(This article belongs to the Special Issue Radar and Aerospace)
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Open AccessArticle
Sense and Avoid Airborne Radar Implementations on a Low-Cost Weather Radar Platform
Received: 12 January 2017 / Accepted: 21 February 2017 / Published: 1 March 2017
Cited by 3 | PDF Full-text (8741 KB) | HTML Full-text | XML Full-text
Abstract
Traditionally, multi-mission applications in airborne radar are implemented through very expensive phased array architectures. The emerging applications from civilian surveillance, on the other hand, prefer low-cost and low-SWaP (space, weight and power) systems. This study introduces asoftware-basedsolutionthatintendstouselow-costhardwareandadvancedalgorithms/processing backend to meet the remote sensing [...] Read more.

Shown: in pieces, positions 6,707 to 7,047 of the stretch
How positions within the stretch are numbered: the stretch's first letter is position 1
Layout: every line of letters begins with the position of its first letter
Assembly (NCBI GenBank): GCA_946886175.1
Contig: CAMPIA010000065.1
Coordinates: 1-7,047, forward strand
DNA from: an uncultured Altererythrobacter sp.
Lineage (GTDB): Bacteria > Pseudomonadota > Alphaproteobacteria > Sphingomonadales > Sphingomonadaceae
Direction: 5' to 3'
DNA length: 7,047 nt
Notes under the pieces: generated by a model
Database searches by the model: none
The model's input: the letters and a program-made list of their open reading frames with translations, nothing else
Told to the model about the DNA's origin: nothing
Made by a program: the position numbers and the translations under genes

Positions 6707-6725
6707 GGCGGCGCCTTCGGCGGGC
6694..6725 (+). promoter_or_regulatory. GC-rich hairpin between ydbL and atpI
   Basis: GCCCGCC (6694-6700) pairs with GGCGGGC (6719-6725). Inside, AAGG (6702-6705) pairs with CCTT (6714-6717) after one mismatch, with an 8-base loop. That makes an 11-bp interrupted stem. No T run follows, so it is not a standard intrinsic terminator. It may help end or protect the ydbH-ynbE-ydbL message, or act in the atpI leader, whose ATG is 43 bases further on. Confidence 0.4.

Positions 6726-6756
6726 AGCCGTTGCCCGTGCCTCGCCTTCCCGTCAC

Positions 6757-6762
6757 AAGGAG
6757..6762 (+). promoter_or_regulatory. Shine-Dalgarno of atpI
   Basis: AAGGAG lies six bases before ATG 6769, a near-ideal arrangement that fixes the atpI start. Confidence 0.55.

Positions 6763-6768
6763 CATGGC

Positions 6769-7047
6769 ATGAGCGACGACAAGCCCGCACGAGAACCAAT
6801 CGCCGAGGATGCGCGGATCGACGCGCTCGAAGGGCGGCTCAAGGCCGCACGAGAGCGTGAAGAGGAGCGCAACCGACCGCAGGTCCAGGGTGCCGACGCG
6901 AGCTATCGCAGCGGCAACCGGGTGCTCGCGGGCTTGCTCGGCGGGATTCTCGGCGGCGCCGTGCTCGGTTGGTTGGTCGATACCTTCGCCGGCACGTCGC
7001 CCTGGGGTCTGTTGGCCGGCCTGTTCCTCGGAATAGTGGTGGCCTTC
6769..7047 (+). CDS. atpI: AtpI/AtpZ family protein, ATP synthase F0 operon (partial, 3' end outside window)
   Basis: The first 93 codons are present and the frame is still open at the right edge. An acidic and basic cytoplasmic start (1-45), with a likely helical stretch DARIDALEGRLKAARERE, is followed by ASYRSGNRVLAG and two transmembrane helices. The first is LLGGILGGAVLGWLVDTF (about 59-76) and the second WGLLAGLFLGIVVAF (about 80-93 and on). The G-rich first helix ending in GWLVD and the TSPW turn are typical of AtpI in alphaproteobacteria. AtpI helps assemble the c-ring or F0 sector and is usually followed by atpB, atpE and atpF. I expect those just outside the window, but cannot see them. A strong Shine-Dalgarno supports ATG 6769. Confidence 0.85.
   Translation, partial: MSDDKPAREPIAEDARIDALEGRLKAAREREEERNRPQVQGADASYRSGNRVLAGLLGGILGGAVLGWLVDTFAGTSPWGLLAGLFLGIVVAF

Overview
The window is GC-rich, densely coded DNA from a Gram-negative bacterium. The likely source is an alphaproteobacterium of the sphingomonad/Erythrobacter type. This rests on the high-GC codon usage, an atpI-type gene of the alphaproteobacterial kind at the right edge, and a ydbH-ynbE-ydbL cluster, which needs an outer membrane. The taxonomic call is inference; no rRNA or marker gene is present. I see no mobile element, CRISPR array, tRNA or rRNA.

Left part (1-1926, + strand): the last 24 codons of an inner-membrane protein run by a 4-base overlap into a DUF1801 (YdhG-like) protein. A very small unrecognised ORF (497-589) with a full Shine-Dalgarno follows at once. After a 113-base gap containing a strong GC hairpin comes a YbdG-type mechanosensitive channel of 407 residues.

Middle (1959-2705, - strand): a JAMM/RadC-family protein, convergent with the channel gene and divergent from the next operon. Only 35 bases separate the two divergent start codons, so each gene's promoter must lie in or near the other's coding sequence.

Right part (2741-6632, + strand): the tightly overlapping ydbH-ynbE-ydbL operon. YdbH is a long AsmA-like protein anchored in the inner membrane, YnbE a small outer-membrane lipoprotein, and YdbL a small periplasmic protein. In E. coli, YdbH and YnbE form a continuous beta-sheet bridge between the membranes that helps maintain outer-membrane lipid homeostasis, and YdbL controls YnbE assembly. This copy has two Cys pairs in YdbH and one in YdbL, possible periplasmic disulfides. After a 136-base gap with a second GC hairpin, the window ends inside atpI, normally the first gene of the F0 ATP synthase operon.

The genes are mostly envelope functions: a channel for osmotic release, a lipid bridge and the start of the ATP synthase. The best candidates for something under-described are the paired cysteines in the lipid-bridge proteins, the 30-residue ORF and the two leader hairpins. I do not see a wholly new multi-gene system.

Traditionally, multi-mission applications in airborne radar are implemented through very expensive phased array architectures. The emerging applications from civilian surveillance, on the other hand, prefer low-cost and low-SWaP (space, weight and power) systems. This study introduces asoftware-basedsolutionthatintendstouselow-costhardwareandadvancedalgorithms/processing backend to meet the remote sensing goals for multi-mission applications. The low-cost airborne radar platform from Garmin International is used as a representative example of the system platform. The focus of this study is the optimal operating mode, data quality and algorithm development in cases of all-weather sense and avoid (SAA) applications. The main challenges for the solution are the resolution limitation due to the small aperture size, limitations from the field-of-view (FOV) and the scan speed from mechanical scanning. We show that the basic operational needs can be satisfied with software processing through various algorithms. The concept and progress of polarimetric airborne radar for dual-function operations at X-band Generation 1 (PARADOX1) based on the platform are also discussed. Full article